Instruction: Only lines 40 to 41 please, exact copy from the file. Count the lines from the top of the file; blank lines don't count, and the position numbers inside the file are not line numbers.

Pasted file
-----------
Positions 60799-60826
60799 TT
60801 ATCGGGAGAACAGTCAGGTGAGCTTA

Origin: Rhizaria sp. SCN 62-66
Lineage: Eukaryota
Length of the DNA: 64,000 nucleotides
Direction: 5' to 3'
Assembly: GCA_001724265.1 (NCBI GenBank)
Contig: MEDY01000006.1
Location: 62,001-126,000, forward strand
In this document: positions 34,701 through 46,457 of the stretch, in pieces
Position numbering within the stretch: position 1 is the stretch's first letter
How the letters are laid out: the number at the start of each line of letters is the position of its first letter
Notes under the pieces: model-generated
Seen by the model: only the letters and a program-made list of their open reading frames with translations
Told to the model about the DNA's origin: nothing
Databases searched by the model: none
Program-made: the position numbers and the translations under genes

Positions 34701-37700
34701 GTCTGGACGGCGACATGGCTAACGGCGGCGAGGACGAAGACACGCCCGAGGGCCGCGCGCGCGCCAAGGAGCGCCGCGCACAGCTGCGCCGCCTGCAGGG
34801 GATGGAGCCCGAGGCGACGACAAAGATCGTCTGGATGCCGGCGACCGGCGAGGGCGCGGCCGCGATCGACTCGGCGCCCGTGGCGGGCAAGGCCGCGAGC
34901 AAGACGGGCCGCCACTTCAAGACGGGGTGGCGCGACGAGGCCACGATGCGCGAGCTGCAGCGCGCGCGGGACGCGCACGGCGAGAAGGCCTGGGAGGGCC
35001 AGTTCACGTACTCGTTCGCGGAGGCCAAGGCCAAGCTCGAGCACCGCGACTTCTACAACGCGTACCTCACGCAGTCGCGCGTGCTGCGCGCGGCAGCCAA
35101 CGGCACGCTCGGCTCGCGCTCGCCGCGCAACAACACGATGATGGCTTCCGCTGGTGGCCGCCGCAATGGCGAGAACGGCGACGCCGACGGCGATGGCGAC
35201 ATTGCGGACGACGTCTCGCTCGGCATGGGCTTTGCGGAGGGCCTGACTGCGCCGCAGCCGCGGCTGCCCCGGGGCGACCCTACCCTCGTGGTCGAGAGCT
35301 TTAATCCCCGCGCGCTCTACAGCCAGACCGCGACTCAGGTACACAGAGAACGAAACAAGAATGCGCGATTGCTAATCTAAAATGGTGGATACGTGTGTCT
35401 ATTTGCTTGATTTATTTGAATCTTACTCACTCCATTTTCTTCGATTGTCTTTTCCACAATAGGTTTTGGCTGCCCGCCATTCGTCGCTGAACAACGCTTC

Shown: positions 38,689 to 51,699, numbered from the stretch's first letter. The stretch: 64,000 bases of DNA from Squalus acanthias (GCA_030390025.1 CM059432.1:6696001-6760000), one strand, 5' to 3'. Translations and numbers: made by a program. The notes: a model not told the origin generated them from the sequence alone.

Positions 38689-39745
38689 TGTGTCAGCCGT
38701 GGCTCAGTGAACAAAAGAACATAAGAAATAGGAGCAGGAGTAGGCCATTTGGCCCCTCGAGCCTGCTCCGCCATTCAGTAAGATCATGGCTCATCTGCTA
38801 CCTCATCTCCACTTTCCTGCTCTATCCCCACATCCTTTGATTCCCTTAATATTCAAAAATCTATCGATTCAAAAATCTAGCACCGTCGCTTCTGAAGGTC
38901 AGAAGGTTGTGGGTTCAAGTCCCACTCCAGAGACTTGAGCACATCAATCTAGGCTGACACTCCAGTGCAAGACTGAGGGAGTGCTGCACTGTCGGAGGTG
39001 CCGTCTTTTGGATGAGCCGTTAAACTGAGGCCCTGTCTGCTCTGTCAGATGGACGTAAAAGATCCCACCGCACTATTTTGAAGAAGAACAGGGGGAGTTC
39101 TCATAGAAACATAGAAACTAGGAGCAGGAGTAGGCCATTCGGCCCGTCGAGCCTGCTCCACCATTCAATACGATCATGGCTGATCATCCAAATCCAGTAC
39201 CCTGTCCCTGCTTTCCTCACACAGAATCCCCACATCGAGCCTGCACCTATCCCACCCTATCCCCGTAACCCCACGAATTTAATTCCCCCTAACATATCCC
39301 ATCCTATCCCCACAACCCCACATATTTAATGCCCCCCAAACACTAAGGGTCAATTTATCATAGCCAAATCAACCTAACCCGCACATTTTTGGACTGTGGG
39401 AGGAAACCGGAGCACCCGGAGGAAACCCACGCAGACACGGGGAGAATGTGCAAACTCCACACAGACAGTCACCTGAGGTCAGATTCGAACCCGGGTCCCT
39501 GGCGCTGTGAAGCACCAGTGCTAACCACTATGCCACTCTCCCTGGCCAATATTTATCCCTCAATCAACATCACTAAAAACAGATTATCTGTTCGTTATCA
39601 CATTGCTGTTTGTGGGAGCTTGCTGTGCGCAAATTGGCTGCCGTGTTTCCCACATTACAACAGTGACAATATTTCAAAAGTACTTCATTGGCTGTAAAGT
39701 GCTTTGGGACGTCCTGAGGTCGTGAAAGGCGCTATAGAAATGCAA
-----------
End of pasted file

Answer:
39601 CATTGCTGTTTGTGGGAGCTTGCTGTGCGCAAATTGGCTGCCGTGTTTCCCACATTACAACAGTGACAATATTTCAAAAGTACTTCATTGGCTGTAAAGT
39701 GCTTTGGGACGTCCTGAGGTCGTGAAAGGCGCTATAGAAATGCAA